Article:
About Land Rover
Inspired by an American World War II-model Jeep he had once used at his vacation home in Wales, in 1947 British designer, Maurice Wilkes decided to create his own version of an off-road vehicle. Using a Jeep chassis, Wilkes fashioned the first Land Rover prototype designed to withstand the rigors of the countryside in any weather. The earliest models came only in shades of green, a result of the vast amounts of surplus, aircraft cockpit paint left over from the war. The body was constructed of inexpensive, corrosion-resistant aluminum rather than steel.
In April of 1948, the first Land Rover was officially presented at the Amsterdam Motor Show. Designed to be tough, sturdy and capable of handling the most difficult terrain, the Land Rover offered an eighty-inch wheelbase and ten speeds, two of which were in reverse. The four-wheel drive vehicle was an instant hit, taken up by British farmers as an all-purpose vehicle capable of navigating muddy fields, towing farm equipment and hauling giant loads with ease.
As time progressed, more applications for the rugged vehicle became apparent. It was the chosen mode of transport for safaris, scientific expeditions, the British military and the Royal Family. In his 1982 tour of Great Britain, Pope John Paul II used an open-topped Land Rover for parades. During this time, the Rover constantly innovated and adjusted the design, never veering from its initial aim to produce a vehicle capable of navigating the harshest terrain. The next two decades saw the creation of the Land Rover Series II and Series IIA designs.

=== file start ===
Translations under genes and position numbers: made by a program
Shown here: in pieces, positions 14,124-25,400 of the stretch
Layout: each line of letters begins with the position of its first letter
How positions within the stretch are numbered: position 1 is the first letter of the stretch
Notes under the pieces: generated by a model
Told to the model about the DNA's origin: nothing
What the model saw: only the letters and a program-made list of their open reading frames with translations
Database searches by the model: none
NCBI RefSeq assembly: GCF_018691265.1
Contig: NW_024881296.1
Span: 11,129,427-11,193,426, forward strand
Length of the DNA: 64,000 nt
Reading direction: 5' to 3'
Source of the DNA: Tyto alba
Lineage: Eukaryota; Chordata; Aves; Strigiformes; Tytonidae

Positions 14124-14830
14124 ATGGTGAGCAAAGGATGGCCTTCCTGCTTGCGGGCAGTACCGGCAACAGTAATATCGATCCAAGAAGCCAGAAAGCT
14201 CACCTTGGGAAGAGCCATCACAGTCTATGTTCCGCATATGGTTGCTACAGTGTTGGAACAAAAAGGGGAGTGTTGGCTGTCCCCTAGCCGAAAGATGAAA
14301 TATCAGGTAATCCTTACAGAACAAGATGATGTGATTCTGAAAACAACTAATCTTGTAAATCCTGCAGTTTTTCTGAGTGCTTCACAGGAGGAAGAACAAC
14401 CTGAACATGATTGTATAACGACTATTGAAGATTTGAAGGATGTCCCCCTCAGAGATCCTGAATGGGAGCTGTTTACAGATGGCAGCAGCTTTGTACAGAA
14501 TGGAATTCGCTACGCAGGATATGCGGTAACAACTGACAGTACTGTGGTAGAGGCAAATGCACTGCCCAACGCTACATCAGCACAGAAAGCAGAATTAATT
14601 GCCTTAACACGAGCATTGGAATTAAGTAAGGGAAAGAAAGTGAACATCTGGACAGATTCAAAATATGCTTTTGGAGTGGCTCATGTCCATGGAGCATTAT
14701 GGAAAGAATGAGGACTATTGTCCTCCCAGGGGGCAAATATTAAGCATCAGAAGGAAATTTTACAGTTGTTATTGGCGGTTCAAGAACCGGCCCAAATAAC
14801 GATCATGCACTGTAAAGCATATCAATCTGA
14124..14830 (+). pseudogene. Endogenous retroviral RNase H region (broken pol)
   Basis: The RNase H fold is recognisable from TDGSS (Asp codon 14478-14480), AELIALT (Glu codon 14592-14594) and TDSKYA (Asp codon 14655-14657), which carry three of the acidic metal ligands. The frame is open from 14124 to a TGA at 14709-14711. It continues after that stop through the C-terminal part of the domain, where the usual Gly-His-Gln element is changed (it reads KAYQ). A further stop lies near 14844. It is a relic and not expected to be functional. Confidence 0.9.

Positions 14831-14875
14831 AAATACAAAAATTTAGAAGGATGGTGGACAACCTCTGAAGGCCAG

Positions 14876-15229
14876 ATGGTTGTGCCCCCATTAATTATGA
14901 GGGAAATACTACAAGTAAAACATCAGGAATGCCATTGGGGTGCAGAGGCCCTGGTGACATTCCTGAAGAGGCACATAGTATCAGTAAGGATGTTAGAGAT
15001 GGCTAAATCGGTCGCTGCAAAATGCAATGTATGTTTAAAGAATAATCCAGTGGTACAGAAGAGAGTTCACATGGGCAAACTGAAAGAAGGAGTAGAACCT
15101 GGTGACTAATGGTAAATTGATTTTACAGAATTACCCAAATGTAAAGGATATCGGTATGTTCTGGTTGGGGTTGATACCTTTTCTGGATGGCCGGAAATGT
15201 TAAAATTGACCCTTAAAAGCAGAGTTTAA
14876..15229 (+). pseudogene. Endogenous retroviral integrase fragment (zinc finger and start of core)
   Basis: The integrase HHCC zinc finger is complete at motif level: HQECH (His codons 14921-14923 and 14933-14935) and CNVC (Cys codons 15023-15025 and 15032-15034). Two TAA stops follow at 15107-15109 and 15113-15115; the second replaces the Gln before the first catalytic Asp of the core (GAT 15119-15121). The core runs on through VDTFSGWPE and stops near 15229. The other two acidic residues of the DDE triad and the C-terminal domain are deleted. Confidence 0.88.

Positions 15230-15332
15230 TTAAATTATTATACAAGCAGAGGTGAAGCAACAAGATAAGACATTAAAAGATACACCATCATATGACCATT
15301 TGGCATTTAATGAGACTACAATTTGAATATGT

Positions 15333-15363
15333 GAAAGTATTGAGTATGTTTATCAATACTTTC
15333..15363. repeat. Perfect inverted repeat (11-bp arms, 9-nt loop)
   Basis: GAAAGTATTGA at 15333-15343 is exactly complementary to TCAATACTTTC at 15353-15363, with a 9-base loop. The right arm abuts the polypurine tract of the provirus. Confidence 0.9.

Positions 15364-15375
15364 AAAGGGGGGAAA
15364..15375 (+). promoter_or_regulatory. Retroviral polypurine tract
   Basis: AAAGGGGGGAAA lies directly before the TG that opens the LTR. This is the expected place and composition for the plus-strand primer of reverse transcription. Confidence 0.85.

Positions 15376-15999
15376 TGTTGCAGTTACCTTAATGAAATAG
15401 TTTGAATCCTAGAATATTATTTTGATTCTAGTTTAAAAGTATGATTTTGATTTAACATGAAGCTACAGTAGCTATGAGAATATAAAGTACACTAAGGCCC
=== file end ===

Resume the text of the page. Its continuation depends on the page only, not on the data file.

In 1970, the company introduced the Range Rover, meant to be as tough an off-road vehicle as the Land Rover, while still offering all the luxury comforts of a more traditional road vehicle. It took sixteen years for the Range Rover to be introduced into the American automobile market. The successful Range Rover was soon followed by the development of the mainstream Discovery in 1989, a lower-cost SUV alternative designed to compete with Japanese mid-size SUV models.
Land Rover split from Rover Company and became Land Rover Leyland Group, based out of Solihull, England. Owned variously by both BMW and Ford, as of 2008, Land Rover is under the ownership of Tata Motors, an Indian automotive company. Land Rover has long been associated with excellence of design, endurance and dependability. Sixty-three years on, original Land Rover models are still in use, proving the genius and innovation of Wilkes' original vision for the car company.
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